Wednesday, June 15th, 2011

Jan Latta is a wildlife photographer and author who spends weeks, months and sometimes years researching for her next book in the True to Life Books series. Jan is visiting Kids’ Book Capers today to talk to us about how and why she started creating her books for children about endangered animals. How did you […]

Not for holiday reading Pt 1 – Kingpin and your Credit Card

Tuesday, June 14th, 2011

kingpin, crime

The post-Continuum post

Tuesday, June 14th, 2011

Over the long weekend just past, I attended Continuum 7, Melbourne’s Speculative Fiction and Pop Culture Convention. For me it was a rather surreal experience. I did some speaking, I did some listening, and I did a lot of wandering around in a vague haze. That’s what happens when you come down with a nasty […]

Thoughts on: The Elegance of the Hedgehog, by Muriel Barbery

Monday, June 13th, 2011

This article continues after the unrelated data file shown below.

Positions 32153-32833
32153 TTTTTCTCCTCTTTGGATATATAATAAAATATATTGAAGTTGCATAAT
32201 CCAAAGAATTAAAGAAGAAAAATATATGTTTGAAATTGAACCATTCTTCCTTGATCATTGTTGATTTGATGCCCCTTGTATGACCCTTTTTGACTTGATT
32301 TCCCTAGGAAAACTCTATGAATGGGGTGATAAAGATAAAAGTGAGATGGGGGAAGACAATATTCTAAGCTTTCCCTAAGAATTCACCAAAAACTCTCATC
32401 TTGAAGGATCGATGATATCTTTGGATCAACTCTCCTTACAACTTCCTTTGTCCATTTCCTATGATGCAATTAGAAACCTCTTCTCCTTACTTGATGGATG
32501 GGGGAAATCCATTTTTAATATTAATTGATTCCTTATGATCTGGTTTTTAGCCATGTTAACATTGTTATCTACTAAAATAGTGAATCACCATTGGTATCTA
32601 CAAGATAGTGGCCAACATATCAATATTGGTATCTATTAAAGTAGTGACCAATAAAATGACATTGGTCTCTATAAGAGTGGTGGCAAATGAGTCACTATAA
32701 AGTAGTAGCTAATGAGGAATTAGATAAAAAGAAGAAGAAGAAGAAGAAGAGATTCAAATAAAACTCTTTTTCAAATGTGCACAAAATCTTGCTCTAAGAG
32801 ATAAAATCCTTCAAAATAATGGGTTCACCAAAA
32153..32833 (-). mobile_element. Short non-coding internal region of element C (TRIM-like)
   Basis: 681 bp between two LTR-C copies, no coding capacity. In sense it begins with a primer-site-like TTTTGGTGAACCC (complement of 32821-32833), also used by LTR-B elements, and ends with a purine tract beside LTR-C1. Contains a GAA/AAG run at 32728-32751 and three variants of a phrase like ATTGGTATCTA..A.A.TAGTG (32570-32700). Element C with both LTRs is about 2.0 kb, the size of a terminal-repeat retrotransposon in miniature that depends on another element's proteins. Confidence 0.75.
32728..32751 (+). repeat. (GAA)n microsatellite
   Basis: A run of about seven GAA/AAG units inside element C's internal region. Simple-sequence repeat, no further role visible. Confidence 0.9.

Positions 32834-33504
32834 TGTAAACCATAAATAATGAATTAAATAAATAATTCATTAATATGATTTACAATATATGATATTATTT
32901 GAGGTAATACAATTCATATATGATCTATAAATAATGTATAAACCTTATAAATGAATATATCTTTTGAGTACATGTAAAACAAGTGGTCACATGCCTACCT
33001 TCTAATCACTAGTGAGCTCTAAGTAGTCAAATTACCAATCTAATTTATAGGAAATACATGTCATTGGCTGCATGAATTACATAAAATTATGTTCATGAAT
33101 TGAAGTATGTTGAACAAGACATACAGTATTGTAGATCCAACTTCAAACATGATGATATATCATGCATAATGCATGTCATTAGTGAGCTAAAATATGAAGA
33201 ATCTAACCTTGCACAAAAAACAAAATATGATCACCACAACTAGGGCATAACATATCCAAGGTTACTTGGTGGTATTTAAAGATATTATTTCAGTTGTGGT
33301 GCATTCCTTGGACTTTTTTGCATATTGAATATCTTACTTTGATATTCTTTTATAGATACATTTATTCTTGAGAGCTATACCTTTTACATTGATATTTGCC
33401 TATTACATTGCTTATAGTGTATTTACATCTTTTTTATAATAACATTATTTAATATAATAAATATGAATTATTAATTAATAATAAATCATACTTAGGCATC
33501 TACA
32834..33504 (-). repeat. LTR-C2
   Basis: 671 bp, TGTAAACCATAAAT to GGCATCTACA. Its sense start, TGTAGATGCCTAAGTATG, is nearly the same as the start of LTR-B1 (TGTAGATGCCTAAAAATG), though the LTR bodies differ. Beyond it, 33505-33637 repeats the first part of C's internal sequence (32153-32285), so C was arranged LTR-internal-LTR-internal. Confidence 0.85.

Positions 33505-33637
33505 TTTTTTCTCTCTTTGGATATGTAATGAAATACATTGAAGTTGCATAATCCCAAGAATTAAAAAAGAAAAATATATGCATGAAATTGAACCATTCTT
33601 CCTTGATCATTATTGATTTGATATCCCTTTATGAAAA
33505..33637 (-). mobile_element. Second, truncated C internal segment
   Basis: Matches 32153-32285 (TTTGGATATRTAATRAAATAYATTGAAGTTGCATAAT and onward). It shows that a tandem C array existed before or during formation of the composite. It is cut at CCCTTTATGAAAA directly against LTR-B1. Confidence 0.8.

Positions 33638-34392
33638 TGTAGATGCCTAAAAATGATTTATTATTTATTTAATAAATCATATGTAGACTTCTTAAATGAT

The Elegance of the Hedgehog is one of those literary phenomenons. You know the ones – plucked from relative obscurity, a story that doesn’t seem like it would appeal to the masses somehow does, and before you know it millions of copies are sold and book clubs everywhere are discussing it and your friend tells […]

Under Pressure

Monday, June 13th, 2011

Pressure Pressing down on me Pressing down on you Wherever you have the opportunity to quote something by the immortal David Bowie, do. Freddie Mercury? Ditto. The reason I’ve started this post with song lyrics (accompanying a tune which is now stuck in your head, most probably), is that I’m feeling – you guessed it […]

The Psychopath Test

Monday, June 13th, 2011

I’m acutely aware that the excitement I expressed and the enthusiasm with which I sought out a review copy of Jon Ronson’s forthcoming book about psychopaths might have made me appear a little, well, mentally unhinged. So I want to say a massive thank you to the Pan Macmillan publicity team, who agreed to send […]

The Single Most Important Reason To Switch To Ebooks

Sunday, June 12th, 2011

I realised today the most important reason and deciding factor for me moving across to ebooks. It actually emerged from hearing a single, throwaway sentence. Before I continue, I should say that you may not wish to be eating or drinking while reading this blog, because it comes with an ‘ewww’ warning. Oh, and sorry, […]


Friday, June 10th, 2011